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The Writings of Ivor Browne

Steps along the road-the evolution of a slow learner

by Ivor Browne

Publication Year: 2013

This book charts the career of a man who has always been respected for his compassion, quirky way of thinking and fearless opposition to orthodox psychiatry. Ivor Browne has had a positive input into Irish life on both sides of the border. As a young man he was given a fellowship to Harvard University where he studied Public and Community Mental Health. He returned to Ireland determined to put what he had learned into practice and it was his initiative which took the care of mental patients away from large institutions into the community. He conceived and was director of the Irish Foundation for Human Development. This set up the first Community Association in Ireland in Ballyfermot one of the early large housing estates in Dublin. Ballyfermot was merely a housing estate without any facilities, he went in with a professional team and helped the residents to turn it into a thriving working class community.This project was so successful that an offshoot was established in Derry, called the Inner City Trust which not only rebuilt, but transformed the city of Derry during the years it was being torn down by both sides in the conflict. The work of rebuilding was done by young people of Derry, who were trained by the Trust and inspired away from taking part in the destruction of their home town. Derry was made a model for The Prince of Wales' urban village development project and other urban renewal developments around the world.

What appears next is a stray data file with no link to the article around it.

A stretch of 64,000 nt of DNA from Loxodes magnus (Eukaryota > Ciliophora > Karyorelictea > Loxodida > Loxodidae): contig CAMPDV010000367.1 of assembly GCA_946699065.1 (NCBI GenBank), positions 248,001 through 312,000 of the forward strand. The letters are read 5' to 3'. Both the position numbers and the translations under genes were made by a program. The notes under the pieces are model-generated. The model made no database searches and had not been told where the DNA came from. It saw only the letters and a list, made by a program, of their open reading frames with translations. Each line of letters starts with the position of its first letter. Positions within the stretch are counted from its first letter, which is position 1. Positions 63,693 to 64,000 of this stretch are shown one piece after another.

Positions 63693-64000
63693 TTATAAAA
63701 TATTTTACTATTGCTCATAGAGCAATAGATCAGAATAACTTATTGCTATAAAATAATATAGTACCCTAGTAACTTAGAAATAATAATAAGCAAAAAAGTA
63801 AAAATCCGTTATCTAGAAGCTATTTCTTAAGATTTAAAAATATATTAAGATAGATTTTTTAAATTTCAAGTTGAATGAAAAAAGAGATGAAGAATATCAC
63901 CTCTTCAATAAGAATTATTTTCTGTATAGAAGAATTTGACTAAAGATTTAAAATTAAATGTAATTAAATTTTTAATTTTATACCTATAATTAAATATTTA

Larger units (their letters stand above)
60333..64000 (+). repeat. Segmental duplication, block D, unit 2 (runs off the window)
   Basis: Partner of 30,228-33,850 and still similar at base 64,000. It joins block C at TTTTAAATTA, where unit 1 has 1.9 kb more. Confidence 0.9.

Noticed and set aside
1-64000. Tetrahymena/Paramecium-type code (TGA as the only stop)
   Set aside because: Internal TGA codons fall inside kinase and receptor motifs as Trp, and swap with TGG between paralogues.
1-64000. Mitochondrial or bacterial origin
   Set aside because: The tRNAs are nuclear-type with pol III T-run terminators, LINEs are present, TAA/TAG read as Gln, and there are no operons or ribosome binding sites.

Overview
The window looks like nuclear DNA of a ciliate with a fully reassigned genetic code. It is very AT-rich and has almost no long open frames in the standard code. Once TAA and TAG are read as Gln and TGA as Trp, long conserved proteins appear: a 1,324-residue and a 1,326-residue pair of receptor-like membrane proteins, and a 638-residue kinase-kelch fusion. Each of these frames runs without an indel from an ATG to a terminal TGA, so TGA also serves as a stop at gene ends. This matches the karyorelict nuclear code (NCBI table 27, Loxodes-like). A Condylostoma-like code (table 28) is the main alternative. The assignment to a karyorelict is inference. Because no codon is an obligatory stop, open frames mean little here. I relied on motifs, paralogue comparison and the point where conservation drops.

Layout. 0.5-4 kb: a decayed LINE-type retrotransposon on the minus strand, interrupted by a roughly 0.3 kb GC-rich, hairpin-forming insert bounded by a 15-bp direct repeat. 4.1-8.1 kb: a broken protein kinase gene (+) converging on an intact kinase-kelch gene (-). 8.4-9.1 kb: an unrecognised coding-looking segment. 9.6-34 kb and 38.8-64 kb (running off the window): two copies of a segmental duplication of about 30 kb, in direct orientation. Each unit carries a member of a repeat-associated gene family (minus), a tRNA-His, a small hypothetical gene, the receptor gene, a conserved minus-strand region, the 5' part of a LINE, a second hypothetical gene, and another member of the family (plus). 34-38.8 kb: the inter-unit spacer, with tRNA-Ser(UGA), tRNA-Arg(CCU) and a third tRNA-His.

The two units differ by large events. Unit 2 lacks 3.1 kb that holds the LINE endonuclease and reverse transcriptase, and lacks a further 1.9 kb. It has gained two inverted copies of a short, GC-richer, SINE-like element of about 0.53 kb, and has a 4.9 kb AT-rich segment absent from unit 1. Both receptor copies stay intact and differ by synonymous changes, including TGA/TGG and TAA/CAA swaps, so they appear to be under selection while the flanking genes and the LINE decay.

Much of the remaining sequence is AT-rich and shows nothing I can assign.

Published by: Cork University Press

Cover

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pp. 1-2

Title Page, Copyright Page

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pp. 3-10

Contents

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pp. ix-x

Acknowledgements

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pp. vii-viii

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Foreword

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pp. xi-xvi

Ivor Browne is one of Ireland’s great liberators. Such a word is normally used only to describe those who furthered religious and civil freedom or political independence. But it applies here nonetheless – doubly so, in fact. Browne is a literal liberator: he was a key figure in the freeing of thousands of people ...

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Introduction

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pp. xvii-xxii